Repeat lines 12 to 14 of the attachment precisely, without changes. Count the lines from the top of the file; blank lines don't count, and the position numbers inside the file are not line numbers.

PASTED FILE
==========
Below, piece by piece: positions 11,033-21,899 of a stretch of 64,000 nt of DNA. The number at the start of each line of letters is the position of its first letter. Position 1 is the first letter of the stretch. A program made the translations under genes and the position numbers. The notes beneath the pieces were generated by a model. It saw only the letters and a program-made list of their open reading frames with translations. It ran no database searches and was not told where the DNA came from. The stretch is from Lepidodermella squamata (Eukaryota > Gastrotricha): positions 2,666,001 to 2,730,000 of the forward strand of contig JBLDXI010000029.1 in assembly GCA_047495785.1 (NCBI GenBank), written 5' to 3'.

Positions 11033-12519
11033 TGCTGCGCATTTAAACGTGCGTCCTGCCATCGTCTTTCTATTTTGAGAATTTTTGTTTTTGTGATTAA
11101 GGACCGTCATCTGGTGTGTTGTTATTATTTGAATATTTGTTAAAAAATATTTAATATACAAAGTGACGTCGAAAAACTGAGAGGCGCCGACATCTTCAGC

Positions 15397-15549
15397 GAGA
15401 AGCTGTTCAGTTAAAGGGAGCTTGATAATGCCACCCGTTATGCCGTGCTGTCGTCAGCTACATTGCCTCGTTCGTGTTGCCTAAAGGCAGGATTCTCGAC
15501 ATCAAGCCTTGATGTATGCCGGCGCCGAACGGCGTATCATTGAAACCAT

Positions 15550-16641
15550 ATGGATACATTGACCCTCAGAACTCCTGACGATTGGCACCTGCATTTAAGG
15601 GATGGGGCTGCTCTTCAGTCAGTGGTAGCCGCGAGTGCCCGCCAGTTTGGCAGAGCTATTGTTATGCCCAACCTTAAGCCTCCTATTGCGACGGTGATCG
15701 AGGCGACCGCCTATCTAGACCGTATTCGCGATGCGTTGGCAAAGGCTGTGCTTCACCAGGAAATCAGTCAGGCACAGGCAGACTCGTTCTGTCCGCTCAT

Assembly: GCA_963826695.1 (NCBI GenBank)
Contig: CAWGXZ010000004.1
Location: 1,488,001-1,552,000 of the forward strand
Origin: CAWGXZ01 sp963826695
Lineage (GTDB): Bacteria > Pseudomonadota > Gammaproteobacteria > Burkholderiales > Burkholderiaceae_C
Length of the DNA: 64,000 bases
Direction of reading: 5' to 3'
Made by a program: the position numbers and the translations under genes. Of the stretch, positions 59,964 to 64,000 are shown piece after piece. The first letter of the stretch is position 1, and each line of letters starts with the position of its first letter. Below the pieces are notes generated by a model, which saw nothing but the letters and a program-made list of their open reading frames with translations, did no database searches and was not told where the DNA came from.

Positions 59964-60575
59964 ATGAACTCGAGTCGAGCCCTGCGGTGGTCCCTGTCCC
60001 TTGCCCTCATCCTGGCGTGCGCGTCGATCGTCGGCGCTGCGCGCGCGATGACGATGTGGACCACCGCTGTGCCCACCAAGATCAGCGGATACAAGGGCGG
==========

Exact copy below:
15701 AGGCGACCGCCTATCTAGACCGTATTCGCGATGCGTTGGCAAAGGCTGTGCTTCACCAGGAAATCAGTCAGGCACAGGCAGACTCGTTCTGTCCGCTCAT

Assembly: GCA_963826695.1 (NCBI GenBank)
Contig: CAWGXZ010000004.1